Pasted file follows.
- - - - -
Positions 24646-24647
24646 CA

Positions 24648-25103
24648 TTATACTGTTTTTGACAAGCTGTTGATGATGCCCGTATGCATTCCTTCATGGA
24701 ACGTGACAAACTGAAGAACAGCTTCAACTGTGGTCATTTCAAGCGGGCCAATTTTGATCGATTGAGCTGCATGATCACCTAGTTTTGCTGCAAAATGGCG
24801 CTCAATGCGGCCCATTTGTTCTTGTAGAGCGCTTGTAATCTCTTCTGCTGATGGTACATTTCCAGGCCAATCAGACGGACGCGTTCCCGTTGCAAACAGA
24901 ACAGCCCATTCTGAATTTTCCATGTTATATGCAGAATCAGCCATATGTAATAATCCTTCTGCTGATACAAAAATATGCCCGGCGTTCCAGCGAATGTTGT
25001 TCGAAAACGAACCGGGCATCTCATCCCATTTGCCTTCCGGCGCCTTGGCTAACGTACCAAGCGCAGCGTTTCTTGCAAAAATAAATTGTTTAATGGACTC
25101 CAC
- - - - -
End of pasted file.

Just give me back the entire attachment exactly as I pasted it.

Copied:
Positions 24646-24647
24646 CA

Positions 24648-25103
24648 TTATACTGTTTTTGACAAGCTGTTGATGATGCCCGTATGCATTCCTTCATGGA
24701 ACGTGACAAACTGAAGAACAGCTTCAACTGTGGTCATTTCAAGCGGGCCAATTTTGATCGATTGAGCTGCATGATCACCTAGTTTTGCTGCAAAATGGCG
24801 CTCAATGCGGCCCATTTGTTCTTGTAGAGCGCTTGTAATCTCTTCTGCTGATGGTACATTTCCAGGCCAATCAGACGGACGCGTTCCCGTTGCAAACAGA
24901 ACAGCCCATTCTGAATTTTCCATGTTATATGCAGAATCAGCCATATGTAATAATCCTTCTGCTGATACAAAAATATGCCCGGCGTTCCAGCGAATGTTGT
25001 TCGAAAACGAACCGGGCATCTCATCCCATTTGCCTTCCGGCGCCTTGGCTAACGTACCAAGCGCAGCGTTTCTTGCAAAAATAAATTGTTTAATGGACTC
25101 CAC